While randomly digging through old newspaper articles I came across a story about a local haunted house. What caught my eye was that it made major news in Ogden. So much drama was stirred up that lawsuits were threatened. It also was the first time I heard the term pest house. The best part of the article was that it was close to paranormal investigations like we know them today. And it all took place 126 years ago in 1891!
Today, Burch Creek is a thriving family-friendly neighborhood in South Ogden, but in the late 1800’s it was sparsely populated. According to one newspaper article, Burch Creek was a “wild, gloomy, and dangerous” neighborhood that was shunned by all the farmers who lived nearby.
The Burch Creek pest house was located 2.5 miles south of what was the Reed Hotel (corner of 25th & Washington), now the Bigelow Hotel. It was located east of Washington Blvd where the Ogden Gold & Country Club is now. The pest house was used during the late 1800’s early 1900’s to quarantine people suffering from smallpox, and other highly contagious diseases. The area surrounding the pest house was also used as the city dump for dead livestock and leftovers from butcher shops. Imagine the smell, I’m sure it was lovely!
The pest house was described as a brick house, with 6 rooms, each with its own window. A hallway ran down the middle of the house with an entrance and exit on each end. If the weather was nice they would also have tents set up outside specifically for people suffering from smallpox.
Reports of Paranormal Activity
There were reports from the time that pigs and cows grazing nearby would become “crazed” and run off the edge of the steep foothills breaking their necks, or run wildly past the pest house “snorting and roaring”. A local farmer told the reporter that while walking past the pest house one evening he heard a man walking closely behind him whistling a tune. When he turned to see who it was, there was no one there. Stories like this quickly made its way into town, and that part of Burch Creek was avoided even more.
What brought the pest house to the newspapers’ attention was the reports of the Isherwood family. The pest house was no longer in use, and the city allowed the Isherwood’s to live there rent-free and care for the property. Thomas Isherwood told the reporter of the strange noises they would hear at night.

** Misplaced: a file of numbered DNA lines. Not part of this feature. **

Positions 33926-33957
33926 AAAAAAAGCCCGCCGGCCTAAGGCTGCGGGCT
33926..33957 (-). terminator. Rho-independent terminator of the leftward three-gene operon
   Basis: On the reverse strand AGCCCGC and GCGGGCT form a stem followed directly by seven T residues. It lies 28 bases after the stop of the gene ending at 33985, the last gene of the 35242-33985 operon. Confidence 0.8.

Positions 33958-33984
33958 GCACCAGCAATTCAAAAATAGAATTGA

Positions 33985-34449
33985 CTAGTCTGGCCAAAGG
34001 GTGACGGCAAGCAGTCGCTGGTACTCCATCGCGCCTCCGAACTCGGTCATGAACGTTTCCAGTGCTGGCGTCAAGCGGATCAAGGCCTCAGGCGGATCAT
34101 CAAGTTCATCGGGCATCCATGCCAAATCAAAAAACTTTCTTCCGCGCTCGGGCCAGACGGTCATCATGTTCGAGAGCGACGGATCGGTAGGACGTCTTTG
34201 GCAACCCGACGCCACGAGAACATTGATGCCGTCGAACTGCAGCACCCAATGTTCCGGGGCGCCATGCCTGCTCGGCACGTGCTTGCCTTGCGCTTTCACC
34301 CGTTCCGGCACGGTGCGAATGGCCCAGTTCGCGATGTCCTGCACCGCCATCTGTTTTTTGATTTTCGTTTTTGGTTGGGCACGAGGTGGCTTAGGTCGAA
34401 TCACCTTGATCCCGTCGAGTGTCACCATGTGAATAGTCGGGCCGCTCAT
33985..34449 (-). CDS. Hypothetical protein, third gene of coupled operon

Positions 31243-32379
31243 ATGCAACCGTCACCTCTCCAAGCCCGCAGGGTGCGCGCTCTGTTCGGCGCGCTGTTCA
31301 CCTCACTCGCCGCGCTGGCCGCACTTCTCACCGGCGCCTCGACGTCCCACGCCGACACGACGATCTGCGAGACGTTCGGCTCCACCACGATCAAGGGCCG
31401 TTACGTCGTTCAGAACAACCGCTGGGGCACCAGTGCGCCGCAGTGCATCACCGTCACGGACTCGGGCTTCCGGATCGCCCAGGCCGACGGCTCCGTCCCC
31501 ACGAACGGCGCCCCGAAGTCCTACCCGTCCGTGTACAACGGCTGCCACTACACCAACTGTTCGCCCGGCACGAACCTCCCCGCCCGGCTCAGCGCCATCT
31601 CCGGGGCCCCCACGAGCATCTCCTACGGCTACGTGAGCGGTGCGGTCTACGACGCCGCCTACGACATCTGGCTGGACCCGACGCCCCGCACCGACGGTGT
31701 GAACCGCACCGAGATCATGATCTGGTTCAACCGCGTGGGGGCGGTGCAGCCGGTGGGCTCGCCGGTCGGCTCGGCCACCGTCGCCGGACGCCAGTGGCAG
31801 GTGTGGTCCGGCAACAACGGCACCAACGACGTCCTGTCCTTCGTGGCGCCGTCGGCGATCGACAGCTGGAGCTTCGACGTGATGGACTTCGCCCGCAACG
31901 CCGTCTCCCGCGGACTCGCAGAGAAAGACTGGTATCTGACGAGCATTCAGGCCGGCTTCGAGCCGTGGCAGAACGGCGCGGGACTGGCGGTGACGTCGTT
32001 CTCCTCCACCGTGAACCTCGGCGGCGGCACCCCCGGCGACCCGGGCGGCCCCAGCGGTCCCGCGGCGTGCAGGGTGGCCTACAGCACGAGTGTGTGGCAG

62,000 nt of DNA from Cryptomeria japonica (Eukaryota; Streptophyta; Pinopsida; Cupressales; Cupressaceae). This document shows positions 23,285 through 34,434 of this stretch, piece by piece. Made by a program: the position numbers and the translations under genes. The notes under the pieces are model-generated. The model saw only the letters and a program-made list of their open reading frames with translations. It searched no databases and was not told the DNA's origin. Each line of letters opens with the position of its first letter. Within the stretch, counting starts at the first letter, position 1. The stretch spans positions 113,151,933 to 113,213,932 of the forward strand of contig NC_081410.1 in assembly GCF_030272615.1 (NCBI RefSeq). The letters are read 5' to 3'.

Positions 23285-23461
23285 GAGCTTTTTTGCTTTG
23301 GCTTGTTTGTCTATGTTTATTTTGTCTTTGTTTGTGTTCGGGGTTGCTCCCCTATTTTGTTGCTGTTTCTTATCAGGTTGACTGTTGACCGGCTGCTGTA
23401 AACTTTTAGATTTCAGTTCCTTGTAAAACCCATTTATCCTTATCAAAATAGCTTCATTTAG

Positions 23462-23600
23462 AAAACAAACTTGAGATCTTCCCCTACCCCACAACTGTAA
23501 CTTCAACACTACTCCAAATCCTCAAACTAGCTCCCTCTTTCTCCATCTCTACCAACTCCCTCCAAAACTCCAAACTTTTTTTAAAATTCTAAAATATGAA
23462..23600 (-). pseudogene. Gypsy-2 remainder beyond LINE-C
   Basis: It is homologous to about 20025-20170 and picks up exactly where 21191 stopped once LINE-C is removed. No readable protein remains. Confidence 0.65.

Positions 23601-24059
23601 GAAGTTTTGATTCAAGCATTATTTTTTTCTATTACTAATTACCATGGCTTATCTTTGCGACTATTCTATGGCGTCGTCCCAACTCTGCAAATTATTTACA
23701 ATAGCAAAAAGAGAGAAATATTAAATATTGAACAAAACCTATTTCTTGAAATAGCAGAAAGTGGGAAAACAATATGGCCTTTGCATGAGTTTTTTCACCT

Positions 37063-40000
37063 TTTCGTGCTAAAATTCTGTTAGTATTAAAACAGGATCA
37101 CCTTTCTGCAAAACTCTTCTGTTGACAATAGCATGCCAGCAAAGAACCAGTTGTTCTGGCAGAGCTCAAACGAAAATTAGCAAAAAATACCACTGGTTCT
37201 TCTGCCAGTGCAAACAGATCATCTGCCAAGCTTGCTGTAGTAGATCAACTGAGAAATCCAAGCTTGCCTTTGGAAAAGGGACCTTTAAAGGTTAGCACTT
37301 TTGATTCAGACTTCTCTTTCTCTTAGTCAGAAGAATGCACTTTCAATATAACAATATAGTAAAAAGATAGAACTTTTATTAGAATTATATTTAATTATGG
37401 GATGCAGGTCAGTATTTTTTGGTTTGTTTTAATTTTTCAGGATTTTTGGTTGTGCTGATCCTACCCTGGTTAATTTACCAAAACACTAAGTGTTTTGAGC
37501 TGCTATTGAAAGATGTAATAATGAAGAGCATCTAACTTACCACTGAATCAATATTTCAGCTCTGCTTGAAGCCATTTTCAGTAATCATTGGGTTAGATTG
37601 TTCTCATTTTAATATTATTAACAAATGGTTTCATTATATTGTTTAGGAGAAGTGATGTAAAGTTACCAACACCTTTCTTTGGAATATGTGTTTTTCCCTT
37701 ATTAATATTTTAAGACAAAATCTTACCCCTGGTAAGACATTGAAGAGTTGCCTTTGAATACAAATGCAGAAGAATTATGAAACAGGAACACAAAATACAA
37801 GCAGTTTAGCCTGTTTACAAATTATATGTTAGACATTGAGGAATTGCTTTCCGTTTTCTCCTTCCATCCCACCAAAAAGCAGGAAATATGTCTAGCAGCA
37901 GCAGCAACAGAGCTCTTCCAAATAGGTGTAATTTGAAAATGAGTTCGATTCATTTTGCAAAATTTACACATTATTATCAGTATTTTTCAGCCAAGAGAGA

Knocking that would always come in groups of three, and always from a room that was unoccupied. As soon as he would open the door to investigate, the knocks would come from a different room. The family also said they would hear what sounded like someone walking down the hallway in the middle of the house dragging a body behind them. Thomas, his daughter Lucy, and a family friend also report seeing the apparition of a young man with dark hair and a mustache.
The family stated that the feeling of oppression was so strong in the house that none of them will stay there overnight if Thomas Isherwood is not there.
Investigating The Pest House
Shortly after the original article was published in the Ogden Standard on May 28th, 1891, the reporter decided that he would assemble a team of skeptics and a medium and they would investigate the pest house ghost.
What happened next would eventually cause an uproar throughout Ogden. At 7 pm on Thursday, May 29th, 1891, the unnamed reporter arrived at the pest house along with an unnamed medium, former Ogden City Street Commissioner J.E. Cooledge, and Baliff Gill from Judge Miner’s court. The commissioner and bailiff were brought along as disinterested, skeptical parties.
When they arrived at the pest house they said that the closest neighbor was approximately a half-mile away, and the place is in the “bottom of Birch Hollow, a narrow and tortuous gulch with precipitous sides covered partially in scrub oak.” The pest house sat on 46 acres of land, all of which were owned by the city.
Shortly after arriving, the Isherwood family left for the night. The reporter asked a young man who worked for Thomas Isherwood if he’s ever heard anything strange at the pest house. The man’s reply was “Oh yes, I hear them almost every night. They come into my room, but I don’t mind them now.”